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5 things that happened during the 2015 NBA All-Star Game

An incredible night from Russell Westbrook, three-pointers galore and everything else worth checking out from the 2015 NBA All-Star Game.

Bob Donnan-USA TODAY Sports

Russell Westbrook delivered a monster scoring effort en route to MVP honors as the West topped the East, 163-158, in the 2015 NBA All-Star Game on Sunday in New York City. It was an entertaining affair full of alley-oops, fancy passes and lackadaisical defense, just what fans expected from the league's best in a meaningless exhibition.

The Thunder guard was the star of the show, narrowly missing out on the All-Star scoring record with 41 points, but there was no shortage of exciting highlights and enjoyable moments from players across both rosters. If you missed the game on Sunday night, or simply want to catch up, here's what happened at Madison Square Garden:

Russell Westbrook, MVP

There wasn't much debate about who would be named most valuable player after Westbrook's stunning performance. The OKC guard was unstoppable in the first half, scoring a record-setting 27 points in just 11 minutes of action, then followed it up with a productive second half to nearly set the All-Star scoring record.

Westbrook ultimately fell a point short of Wilt Chamberlain's record from 1962, but it was still incredible watching him go 16-of-28 from the field in just 26 minutes of playing time. That's more than a shot per minute, which deserves some appreciation on its own. Not as much as this alley-oop, though:

The scoring record was broken again

A year after the league's stars set the All-Star records for team points (163) and overall points (318) in New Orleans, they were back at it again this year. The two teams combined for a record-breaking 321 points in front of the Madison Square Garden crowd, and the West tied the single team high with its 163-point outburst.

The overall scoring total averages out to nearly seven points per minute, which is probably as outrageous as it sounds. The two teams didn't even shoot that well, combining to hit 49 percent of their shots, but the sheer volume of attempts was huge. We're talking a shot every 11 seconds in a game with a 24-second shot clock. Nobody was wasting any time trying to get those buckets.

Look at this shot chart

You were probably thinking to yourself somewhere during the game, "Man, these guys are taking a lot of three-pointers." Well guess what? You were totally right.

shot chart

The West shot 25-of-65 (38 percent) from three-point range, while the East shot 23-of-68 (34 percent). Of the 263 shot attempts fired up in the game, an incredible 51 percent of them came from beyond the arc. Six different players took at least 10 three-point attempts, including Kyle Korver and James Harden, who both went 7-of-12 to lead the way. Only seven players failed to make one attempt.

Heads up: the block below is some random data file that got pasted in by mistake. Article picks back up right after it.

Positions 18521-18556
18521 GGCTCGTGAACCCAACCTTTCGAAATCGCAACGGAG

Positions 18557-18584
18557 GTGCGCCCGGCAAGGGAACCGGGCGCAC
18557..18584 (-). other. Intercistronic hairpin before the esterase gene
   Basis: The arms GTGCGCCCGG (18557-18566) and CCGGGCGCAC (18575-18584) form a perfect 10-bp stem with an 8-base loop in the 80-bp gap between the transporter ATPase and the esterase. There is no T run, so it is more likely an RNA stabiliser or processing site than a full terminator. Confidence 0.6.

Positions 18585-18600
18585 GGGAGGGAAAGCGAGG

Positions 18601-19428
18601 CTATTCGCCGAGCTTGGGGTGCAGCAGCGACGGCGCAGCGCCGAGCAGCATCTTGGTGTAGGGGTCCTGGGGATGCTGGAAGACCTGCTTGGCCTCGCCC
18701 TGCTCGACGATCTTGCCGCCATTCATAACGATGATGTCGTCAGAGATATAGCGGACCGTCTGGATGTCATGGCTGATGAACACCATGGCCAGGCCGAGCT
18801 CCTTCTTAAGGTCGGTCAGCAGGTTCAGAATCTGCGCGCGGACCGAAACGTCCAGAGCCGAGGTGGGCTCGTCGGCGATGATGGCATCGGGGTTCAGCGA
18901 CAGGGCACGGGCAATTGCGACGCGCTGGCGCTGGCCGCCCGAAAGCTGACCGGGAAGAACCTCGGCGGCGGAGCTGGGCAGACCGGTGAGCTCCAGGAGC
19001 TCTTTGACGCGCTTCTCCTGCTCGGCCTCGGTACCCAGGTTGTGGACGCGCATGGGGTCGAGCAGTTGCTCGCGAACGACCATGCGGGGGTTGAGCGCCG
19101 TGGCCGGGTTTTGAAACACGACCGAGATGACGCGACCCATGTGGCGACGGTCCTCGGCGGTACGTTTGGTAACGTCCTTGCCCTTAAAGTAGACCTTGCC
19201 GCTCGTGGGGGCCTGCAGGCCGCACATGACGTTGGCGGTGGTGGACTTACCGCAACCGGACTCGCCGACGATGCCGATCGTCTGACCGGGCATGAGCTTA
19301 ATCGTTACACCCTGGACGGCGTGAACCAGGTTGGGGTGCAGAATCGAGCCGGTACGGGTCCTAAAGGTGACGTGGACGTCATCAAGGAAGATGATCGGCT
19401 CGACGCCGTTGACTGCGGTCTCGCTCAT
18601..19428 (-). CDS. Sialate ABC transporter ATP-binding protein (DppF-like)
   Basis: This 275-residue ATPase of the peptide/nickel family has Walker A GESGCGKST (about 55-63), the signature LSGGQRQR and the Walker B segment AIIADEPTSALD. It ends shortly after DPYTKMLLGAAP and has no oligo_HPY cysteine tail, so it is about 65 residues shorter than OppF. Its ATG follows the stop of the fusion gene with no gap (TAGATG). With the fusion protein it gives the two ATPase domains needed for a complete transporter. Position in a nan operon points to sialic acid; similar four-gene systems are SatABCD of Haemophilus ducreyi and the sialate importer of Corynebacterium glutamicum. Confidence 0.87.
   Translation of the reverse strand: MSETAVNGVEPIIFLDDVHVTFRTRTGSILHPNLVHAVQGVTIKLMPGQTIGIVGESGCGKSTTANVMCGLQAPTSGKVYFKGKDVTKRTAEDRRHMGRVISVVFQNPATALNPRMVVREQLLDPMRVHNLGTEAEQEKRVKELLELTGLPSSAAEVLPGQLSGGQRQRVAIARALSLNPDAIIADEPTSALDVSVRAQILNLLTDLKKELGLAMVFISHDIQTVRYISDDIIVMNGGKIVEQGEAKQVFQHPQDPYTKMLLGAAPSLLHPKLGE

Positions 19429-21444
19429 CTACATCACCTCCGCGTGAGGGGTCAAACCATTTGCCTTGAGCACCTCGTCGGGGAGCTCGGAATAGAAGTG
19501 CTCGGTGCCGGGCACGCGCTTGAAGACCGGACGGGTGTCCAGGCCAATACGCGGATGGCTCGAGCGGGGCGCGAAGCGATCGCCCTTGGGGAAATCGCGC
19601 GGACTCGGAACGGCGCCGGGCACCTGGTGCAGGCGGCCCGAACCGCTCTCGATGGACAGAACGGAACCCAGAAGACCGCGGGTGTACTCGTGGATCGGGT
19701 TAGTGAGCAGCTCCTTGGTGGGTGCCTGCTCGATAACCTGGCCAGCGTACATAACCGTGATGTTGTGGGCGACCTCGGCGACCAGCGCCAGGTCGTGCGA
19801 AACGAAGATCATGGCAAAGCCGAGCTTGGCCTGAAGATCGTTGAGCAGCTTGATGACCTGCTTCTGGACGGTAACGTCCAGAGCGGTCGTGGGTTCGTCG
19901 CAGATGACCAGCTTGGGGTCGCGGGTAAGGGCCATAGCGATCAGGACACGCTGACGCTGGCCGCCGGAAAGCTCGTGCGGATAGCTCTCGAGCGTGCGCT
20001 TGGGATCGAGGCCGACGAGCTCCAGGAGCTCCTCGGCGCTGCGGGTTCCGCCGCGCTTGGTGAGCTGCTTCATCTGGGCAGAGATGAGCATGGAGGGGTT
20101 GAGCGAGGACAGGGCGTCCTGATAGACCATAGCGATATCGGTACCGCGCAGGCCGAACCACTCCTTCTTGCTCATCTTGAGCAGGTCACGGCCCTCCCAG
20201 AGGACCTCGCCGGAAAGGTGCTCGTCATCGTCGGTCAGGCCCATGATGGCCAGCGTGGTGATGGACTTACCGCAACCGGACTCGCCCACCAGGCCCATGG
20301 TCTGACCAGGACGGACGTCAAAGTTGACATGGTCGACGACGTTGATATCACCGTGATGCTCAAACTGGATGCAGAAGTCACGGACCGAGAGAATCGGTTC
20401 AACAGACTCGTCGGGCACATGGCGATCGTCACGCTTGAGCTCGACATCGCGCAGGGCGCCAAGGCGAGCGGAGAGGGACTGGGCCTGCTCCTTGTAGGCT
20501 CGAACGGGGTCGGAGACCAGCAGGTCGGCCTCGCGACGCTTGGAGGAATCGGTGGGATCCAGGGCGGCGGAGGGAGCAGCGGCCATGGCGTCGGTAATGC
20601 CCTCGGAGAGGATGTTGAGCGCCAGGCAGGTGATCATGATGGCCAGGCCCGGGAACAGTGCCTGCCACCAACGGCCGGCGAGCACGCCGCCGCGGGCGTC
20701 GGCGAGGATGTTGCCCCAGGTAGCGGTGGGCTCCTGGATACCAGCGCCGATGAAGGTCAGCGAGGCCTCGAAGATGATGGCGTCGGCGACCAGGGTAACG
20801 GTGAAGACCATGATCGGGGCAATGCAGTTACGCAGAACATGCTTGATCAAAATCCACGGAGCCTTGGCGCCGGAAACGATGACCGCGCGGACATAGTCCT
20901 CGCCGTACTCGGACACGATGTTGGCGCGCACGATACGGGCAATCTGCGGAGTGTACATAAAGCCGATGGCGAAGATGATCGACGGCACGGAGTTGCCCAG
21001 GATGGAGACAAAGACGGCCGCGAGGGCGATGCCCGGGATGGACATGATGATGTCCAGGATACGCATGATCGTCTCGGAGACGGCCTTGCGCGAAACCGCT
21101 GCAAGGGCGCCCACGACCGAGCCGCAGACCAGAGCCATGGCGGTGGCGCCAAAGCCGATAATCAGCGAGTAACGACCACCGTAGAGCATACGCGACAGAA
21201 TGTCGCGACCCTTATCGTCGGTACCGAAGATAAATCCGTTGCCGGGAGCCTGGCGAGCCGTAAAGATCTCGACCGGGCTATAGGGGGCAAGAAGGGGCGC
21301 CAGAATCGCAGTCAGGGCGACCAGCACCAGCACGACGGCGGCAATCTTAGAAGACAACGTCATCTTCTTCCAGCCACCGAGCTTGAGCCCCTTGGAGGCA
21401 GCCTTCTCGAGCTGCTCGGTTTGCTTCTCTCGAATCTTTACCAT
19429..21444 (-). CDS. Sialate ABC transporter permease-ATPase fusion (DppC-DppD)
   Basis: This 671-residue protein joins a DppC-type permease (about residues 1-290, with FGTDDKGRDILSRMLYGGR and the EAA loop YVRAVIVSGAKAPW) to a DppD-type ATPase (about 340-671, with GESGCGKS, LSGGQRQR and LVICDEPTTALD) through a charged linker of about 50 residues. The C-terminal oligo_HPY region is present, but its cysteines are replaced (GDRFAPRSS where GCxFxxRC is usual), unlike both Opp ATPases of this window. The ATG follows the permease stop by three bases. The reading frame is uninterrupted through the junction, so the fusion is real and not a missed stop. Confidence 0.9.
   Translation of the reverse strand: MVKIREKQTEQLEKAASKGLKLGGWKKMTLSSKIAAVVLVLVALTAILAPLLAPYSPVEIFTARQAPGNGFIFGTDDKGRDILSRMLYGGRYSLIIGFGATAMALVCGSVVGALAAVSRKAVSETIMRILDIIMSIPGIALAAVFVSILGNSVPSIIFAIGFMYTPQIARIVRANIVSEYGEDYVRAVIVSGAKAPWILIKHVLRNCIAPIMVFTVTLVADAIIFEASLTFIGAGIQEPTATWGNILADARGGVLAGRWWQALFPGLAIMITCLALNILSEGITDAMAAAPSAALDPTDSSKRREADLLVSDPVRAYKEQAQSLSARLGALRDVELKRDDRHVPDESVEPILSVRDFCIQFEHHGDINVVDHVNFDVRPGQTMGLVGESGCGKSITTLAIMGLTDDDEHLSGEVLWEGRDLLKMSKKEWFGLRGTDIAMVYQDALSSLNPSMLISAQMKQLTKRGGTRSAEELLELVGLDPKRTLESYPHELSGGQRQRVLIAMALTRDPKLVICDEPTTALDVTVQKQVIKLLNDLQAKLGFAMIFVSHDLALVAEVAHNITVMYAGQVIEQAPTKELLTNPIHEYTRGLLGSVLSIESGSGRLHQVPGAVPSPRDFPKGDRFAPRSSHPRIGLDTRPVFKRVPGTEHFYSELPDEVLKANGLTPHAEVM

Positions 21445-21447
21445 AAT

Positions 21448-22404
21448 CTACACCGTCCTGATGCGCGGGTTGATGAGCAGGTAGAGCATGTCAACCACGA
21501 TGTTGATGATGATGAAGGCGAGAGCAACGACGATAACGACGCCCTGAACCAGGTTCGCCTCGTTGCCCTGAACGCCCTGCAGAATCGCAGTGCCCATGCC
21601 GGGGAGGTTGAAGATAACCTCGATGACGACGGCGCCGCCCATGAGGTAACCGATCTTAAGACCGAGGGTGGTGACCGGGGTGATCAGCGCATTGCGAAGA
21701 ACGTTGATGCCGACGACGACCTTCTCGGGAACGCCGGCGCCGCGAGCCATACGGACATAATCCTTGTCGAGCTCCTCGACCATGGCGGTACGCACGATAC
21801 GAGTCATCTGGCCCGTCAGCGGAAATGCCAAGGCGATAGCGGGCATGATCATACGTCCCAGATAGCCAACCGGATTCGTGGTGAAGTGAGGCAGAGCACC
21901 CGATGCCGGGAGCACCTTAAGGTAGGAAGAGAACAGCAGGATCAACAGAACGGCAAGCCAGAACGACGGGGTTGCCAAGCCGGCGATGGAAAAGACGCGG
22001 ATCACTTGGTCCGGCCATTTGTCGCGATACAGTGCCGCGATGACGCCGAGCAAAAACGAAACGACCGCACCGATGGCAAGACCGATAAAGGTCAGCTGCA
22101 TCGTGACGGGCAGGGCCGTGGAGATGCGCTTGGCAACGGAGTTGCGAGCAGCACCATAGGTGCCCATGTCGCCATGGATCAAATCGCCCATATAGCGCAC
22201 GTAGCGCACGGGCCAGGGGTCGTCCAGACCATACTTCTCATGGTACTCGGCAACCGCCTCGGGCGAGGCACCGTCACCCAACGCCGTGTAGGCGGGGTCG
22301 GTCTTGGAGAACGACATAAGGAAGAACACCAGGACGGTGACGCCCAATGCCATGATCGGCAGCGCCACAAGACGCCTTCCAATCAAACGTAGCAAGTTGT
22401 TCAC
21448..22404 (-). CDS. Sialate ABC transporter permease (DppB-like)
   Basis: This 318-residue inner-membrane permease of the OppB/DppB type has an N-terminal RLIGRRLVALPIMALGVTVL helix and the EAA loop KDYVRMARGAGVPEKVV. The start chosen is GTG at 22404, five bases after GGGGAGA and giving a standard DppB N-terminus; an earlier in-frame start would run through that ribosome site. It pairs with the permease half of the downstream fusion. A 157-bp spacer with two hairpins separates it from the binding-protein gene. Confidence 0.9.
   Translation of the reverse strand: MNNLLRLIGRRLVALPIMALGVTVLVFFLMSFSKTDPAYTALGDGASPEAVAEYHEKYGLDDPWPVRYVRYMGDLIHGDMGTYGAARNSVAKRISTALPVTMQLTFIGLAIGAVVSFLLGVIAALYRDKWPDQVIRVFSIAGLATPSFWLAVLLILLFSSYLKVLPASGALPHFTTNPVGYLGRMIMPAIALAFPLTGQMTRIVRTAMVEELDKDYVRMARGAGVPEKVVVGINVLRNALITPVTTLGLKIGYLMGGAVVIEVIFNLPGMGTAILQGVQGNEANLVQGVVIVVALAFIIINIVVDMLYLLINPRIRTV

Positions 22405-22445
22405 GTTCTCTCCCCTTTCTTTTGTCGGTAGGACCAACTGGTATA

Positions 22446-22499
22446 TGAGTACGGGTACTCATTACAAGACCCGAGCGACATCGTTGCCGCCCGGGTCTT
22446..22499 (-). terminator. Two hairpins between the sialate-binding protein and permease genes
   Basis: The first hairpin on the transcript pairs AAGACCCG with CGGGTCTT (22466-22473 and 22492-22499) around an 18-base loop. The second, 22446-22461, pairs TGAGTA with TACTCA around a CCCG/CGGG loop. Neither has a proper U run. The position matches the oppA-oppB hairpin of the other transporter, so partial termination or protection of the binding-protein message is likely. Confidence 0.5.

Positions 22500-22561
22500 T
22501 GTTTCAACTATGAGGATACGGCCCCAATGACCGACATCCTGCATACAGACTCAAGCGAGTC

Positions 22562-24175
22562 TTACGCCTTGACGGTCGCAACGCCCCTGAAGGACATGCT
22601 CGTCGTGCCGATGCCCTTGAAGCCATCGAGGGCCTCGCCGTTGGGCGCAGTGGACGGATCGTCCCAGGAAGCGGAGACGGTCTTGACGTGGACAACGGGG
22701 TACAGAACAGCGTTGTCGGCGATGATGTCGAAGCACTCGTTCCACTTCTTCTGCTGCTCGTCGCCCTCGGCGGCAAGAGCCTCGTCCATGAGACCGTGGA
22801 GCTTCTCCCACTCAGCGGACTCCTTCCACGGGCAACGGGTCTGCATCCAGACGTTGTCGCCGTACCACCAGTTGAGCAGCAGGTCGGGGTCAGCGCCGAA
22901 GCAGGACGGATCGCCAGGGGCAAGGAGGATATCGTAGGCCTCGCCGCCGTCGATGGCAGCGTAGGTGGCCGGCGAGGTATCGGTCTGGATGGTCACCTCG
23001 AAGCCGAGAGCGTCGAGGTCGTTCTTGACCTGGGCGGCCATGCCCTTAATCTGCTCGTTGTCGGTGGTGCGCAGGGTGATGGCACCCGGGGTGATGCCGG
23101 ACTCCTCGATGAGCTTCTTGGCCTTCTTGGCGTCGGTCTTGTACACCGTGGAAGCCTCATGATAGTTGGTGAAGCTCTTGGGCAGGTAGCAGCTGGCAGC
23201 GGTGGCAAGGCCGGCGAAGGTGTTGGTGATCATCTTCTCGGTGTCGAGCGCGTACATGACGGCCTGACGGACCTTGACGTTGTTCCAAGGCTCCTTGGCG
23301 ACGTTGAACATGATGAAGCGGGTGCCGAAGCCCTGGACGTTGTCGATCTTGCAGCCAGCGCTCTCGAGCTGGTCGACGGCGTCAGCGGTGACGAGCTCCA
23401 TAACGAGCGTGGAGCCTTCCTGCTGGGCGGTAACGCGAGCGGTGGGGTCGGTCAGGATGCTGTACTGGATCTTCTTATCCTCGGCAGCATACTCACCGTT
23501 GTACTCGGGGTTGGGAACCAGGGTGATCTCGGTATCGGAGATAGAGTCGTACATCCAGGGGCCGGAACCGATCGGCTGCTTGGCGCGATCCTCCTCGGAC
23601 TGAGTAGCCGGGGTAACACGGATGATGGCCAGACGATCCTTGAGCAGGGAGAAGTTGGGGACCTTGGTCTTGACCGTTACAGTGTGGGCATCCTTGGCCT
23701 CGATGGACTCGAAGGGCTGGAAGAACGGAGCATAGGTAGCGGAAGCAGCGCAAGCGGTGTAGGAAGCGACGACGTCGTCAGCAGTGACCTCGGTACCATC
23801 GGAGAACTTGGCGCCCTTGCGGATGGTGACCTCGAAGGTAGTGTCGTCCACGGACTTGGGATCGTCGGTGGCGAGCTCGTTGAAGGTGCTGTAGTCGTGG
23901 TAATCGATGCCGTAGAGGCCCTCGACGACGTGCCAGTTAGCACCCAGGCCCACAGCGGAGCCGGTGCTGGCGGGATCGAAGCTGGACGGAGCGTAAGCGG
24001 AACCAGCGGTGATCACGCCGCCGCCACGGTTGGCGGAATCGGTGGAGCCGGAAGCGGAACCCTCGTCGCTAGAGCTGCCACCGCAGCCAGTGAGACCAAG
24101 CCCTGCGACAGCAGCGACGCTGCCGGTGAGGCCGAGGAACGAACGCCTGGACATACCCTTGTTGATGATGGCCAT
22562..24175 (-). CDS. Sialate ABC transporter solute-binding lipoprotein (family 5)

I see your alley-oop and raise you an alley-oop

Seriously, there were so many amazing alley-oops in this game that it's hard to keep track of them all. The monster one from Westbrook posted above was just vicious, and it's one of many that underscored just how athletic these guys are.

Early on, there was some fancy maneuvering by Stephen Curry to set up James Harden:

Then there was LeBron James with the tenacious reverse putback off a Kyle Lowry pass:

Even Dirk Nowitzki got in on the action:

I don't know if any of those tops the Westbrook slam, but man, if you're into alley-oops (and three-pointers), the All-Star Game was truly a treat.

Not a great night for the Knicks

All-Star Weekend has been a celebration of New York City's unique relationship with basketball, but it wasn't exactly a resounding success for the city's NBA franchise. The Knicks' lone All-Star, Carmelo Anthony, had a rough night on the court, then word came out after the game that Amar'e Stoudemire was bought out of his contract.

When the game was originally awarded to NYC, it was easy to picture the event being a showcase for the Knicks as one of the league's marquee franchises. Instead, they were largely out of sight except for Anthony's off performance -- 14 points on 6-of-20 shooting, several key misses down the stretch -- and the sad end to Stoudemire's tenure with the franchise.

Maybe the day will signal a new era for the Knicks with Stoudemire in the rearview mirror, but it probably wasn't the dream weekend the franchise hoped for.

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